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UN Security Council condemns attacks on minorities in Iraq

Displaced Iraqi Christians settle at St. Joseph Church in Irbil, northern Iraq, Thursday, Aug. 7, 2014. Late Wednesday, militants overran a cluster of predominantly Christian villages alongside the country's semi-autonomous Kurdish region, sending tens of thousands of civilians and Kurdish fighters fleeing from the area, several priests in northern Iraq said Thursday.

Khalid Mohammed/AP

The United Nations Security Council condemned attacks on minorities in Iraq on Thursday, and urged international support for the Iraqi government.

The council said that the attacks could constitute crimes against humanity and that those responsible should be held accountable.

"The members of the Security Council also urge all parties to stop human rights violations and abuses and ensure humanitarian access and facilitate the delivery of assistance to those fleeing the violence," said Britain's UN Ambassador Mark Lyall Grant, who read from a statement after an emergency consultation requested by France.

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Britain holds the Security Council presidency this month.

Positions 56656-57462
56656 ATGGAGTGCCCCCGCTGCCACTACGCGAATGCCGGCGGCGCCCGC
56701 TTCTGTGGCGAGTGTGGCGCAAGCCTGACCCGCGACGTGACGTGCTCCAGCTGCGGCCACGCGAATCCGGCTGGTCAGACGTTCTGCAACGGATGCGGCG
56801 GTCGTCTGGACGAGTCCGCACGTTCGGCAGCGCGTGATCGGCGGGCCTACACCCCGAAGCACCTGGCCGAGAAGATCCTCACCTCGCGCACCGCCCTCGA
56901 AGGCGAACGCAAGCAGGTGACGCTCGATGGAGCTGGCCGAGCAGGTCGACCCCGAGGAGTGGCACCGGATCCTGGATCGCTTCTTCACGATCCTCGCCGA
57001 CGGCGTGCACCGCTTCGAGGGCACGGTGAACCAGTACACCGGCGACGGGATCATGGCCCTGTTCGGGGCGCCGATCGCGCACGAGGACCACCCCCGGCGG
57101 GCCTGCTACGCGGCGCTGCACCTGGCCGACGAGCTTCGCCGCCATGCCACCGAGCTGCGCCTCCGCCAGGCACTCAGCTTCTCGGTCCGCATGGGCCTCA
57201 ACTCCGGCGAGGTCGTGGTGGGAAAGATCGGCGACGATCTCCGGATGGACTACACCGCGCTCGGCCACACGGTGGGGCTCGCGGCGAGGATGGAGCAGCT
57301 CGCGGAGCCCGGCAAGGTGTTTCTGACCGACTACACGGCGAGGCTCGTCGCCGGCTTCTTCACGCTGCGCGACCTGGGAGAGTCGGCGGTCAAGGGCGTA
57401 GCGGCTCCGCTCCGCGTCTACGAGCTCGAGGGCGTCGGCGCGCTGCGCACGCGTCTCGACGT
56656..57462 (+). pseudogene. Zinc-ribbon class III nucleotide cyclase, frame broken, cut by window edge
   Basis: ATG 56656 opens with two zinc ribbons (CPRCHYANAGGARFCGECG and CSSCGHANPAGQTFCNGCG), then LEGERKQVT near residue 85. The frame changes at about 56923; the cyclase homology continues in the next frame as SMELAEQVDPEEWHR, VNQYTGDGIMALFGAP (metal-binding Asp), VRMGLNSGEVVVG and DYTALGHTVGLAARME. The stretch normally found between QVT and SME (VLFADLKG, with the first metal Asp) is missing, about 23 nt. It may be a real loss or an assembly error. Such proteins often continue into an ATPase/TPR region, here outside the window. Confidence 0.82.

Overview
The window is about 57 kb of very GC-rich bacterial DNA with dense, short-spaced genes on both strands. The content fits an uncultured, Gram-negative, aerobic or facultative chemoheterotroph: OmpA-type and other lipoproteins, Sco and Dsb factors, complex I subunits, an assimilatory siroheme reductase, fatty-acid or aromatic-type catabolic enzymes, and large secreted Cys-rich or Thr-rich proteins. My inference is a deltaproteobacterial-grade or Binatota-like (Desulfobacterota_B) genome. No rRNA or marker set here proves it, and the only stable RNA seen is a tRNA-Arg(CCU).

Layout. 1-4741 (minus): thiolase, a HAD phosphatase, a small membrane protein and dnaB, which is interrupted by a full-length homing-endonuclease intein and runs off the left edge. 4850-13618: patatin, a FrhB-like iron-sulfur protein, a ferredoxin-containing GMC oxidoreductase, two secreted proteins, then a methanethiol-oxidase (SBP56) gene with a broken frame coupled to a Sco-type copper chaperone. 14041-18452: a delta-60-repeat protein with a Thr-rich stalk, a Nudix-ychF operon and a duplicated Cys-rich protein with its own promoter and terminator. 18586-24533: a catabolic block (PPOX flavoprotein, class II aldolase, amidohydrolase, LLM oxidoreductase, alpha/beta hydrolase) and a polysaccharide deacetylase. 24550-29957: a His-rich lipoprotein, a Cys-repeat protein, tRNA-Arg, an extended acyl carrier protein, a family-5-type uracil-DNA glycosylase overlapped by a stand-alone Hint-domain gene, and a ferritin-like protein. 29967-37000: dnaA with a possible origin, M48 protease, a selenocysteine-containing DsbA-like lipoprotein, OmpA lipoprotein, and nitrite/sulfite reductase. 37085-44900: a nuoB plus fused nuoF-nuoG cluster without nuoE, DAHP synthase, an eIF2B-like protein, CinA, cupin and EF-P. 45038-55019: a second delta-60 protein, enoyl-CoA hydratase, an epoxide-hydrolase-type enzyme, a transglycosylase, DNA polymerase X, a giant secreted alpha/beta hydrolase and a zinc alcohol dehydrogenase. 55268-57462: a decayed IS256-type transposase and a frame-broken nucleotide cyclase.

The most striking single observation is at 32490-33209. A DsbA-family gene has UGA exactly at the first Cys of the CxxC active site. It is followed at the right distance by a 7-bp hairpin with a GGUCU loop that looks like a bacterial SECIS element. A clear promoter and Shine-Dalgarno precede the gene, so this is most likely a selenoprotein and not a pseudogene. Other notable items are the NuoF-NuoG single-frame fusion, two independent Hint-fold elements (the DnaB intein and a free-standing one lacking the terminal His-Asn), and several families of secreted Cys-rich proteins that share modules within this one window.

The meeting, requested by France, came after militants from the Islamic State group seized Iraq's largest hydroelectric dam earlier on Thursday, giving them control of enormous power and water resources and leverage over the Tigris River that runs through the heart of Baghdad.

The fighting has trapped tens of thousands of members of religious minorities on a mountaintop.

The Islamic State group seized large chunks of northern and western Iraq in a blitz offensive in June, including Iraq's second-largest city of Mosul. The onslaught has pushed Iraq into its worst crisis since the withdrawal of U.S. troops in 2011.

In Paris, French Foreign Minister Laurent Fabius said France was "very deeply concerned by the ... seizure of Qaraqoush, Iraq's biggest Christian village, and by the intolerable abuses committed." He asked that the international community mobilize itself against the threat and bring help.

The capture of Qaraqoush and at least four other nearby hamlets brings the militants to the very edge of Iraqi Kurdish territory and its regional capital, Irbil. Witnesses say tens of thousands of civilians and Kurdish fighters have fled.

Fabius said it is the civilian population and the religious minorities that are the worst hit.

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